Q&A: Joe Kinder Climbs Punks in the Gym (5.14a) in a Downpour
The perpetually stoked Joe Kinder managed to climb Punks in the Gym, the world’s first 5.14a, during a torrential downpour in the Grampians of Australia. Rock and Ice contacted Kinder to hear more about sending Punks, and his recent Australian road-trip.
The perpetually stoked Joe Kinder managed to climb Punks in the Gym, the world’s first 5.14a, during a torrential downpour Mount Arapiles, Australia.
Though Kinder has climbed and even established routes up to 5.14d, he told Rock and Ice that fighting through what felt like a “running waterfall” to send Punks in the Gym was one of the most memorable climbs of his life.
Rock and Ice contacted Kinder to hear more about sending Punks, and his recent Australian road-trip.
Tell us about Punks in the Gym.
The route is historical in that it was the first 8b+ (5.14a) in the world (which I actually/stupidly learned after I climbed it) and was done by the legendary Wolfgang Güllich. It is utterly technical climbing at its best and very slippery stone. The rock is almost like glass in some spots. The stone is sandstone, but more like quartzite.
What was your state of mind during the send? Did the rain rattle you or make you more determined?
Sometimes it isn’t about sending, but experiencing a bit of history. That was my initial decision in trying Punks in the Gym. I just wanted to relish in a moment in climbing history and feel something that our beloved Wolfgang put up. I actually was never really into projecting the line only because I never found it captivating. I tend to enjoy the steeper lines and Punks is vertical and very technical.
It’s almost so technical that you can never really determine when you’ll climb it. To send this route is a mixture of luck, chance and circumstance. It’s strange because I never really got pumped when I climbed it. I was just very nervous something would go wrong and I would fall.
And the rain! Holy cow … that was another story. That became the biggest challenge mentally. The exit is not hard, but when the rock is completely soaked, you can barely open your eyes from the rain and you had just climbed through the majority of the route, the last thing I wanted to do was fall off. I was super stressed and SO stoked I didn’t eat it! I swear I’ve never screamed so loud when I got to the top of that route!
You say this is one of the most memorable sends of your life. Why?
I would say because it was the last day of our trip. The majority of the time in the Grampians area it rained on us, which really becomes challenging to keep your spirits up. I mean here we are in heaven, and Mother Nature is not allowing us to enjoy its entirety. We were pretty much over it and just ready to leave.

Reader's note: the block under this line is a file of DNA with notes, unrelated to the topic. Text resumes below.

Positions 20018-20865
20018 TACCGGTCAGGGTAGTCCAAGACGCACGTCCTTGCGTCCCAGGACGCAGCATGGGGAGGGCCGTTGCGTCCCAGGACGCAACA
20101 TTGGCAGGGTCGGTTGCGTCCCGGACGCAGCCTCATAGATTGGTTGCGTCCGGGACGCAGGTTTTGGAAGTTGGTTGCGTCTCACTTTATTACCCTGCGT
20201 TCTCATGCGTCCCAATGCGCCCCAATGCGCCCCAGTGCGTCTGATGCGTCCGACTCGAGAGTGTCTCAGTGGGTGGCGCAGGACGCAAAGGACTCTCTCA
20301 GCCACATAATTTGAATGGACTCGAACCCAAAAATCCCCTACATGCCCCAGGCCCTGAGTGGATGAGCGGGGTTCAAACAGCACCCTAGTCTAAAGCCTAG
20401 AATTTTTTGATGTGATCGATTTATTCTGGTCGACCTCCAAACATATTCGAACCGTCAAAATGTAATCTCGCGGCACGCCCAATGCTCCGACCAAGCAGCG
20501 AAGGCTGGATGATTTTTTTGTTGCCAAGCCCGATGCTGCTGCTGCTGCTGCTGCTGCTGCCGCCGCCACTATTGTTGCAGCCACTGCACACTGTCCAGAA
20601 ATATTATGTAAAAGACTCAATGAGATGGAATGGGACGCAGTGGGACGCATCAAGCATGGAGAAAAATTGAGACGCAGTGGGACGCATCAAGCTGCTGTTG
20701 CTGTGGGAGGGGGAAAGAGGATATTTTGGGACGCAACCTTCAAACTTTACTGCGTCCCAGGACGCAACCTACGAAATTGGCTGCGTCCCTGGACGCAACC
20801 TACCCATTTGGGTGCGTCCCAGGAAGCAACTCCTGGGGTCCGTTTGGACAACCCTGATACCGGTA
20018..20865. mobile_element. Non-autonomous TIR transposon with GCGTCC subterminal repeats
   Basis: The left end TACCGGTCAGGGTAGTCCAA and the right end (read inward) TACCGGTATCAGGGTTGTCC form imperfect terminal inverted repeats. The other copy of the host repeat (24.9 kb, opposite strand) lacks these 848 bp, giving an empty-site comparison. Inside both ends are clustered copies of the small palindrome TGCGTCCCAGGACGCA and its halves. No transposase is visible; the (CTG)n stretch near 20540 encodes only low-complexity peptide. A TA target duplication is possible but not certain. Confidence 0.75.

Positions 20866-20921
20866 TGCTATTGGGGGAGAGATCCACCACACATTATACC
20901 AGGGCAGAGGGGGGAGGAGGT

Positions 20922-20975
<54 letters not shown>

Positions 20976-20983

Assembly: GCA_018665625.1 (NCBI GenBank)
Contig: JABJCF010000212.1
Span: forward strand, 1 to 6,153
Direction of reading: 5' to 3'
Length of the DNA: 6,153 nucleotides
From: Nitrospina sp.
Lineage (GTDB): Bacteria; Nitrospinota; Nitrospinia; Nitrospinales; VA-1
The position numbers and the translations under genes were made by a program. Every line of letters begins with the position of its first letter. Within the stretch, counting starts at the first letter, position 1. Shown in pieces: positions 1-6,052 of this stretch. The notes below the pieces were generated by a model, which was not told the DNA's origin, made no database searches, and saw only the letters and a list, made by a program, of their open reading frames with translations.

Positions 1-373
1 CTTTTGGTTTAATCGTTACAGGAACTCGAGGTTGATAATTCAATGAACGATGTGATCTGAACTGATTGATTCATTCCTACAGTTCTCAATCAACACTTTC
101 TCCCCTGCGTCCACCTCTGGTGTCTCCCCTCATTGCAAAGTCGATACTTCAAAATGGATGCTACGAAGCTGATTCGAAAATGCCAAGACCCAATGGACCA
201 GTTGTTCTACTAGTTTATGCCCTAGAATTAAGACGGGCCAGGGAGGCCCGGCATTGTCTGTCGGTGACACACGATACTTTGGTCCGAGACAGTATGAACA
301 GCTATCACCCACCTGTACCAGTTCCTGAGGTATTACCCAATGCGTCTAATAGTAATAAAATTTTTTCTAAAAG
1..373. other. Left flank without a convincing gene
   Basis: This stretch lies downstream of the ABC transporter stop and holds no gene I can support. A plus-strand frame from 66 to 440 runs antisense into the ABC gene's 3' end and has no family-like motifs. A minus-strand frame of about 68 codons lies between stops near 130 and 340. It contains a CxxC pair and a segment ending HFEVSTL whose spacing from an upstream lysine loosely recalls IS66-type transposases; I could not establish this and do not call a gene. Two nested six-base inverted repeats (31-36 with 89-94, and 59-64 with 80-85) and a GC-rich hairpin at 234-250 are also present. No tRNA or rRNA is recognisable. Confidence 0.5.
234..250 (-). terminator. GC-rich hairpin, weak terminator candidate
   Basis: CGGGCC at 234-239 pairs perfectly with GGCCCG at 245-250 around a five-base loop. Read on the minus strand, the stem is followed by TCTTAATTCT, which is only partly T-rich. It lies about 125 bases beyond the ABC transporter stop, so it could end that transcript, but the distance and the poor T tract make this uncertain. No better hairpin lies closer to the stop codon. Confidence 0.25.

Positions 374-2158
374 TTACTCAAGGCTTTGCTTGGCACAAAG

Mikey Williams was trying it as well and really got me psyched up to try and complete it so I figured WHY NOT?! and threw one more ditch effort. It was a random try, and I stuck the move I would fall on. From that moment my brain clicked into another mode and I simply said it’s on now and kicked it into a higher mode of climbing. The line is so finicky that you can seriously fall anywhere and not exactly know why. It’s almost annoying like that!
I skittered my way to the last bit while a massive storm picked up in seconds. It seemed like such bad luck, and Mother Nature was having a go at me and trying to keep me down to the bitter end. At the last rest, I was realizing how bad the situation was and how likely it was for me to eat it and fall. I was being showered on and my hair and shirt were soaked instantly. I couldn’t believe it.
The whole moment was like this major explosion of emotions and survival, and all I wanted to do was not fucking fail. I took all of the holds to the anchor on the sharpest bits and improvised beta so I wouldn’t fall off. The wall was like a waterfall, and I was climbing through it! Somehow dude …. I made it. Hilarious.
How was the rest of your stay in Australia?
The trip was special in that I climbed a million different things. It was never about projecting one thing, which is my usual mode of operation. Climbing in Australia isn’t about doing the hardest stuff. It’s about adventure and experiences being in such a remote place like the Grampians. It was fun, but not my normal mode, so I say that’s healthy. It’s too easy to stay in your normal comfort zone and do what you know.
What else did you do in Australia other than climb?
Partied, slept in a van a lot, filmed some cool stuff, saw a ton of road kill, drank a lot of mediocre and overpriced beer, drove on a million dirt roads, ate meat pies, saw kangaroos every day, climbed a bunch of trad routes, bouldered and whined a lot about the weather. HAHA!! Seriously a wild trip.
What’s next for you? Any projects in the works?
I have two projects to complete in Tahoe that I cannot wait to return for. This is the place where I cut down a tree on Wilderness land and was NOT cool. I learned so much from that whole experience. Honestly I think it changed me as a human being.
I’m starting a program that educates the younger climbers on outdoor etiquette which is huge to me, some film projects, catch up on life, family and sponsors and then I am off to Norway in mid-August. REALLY excited about this.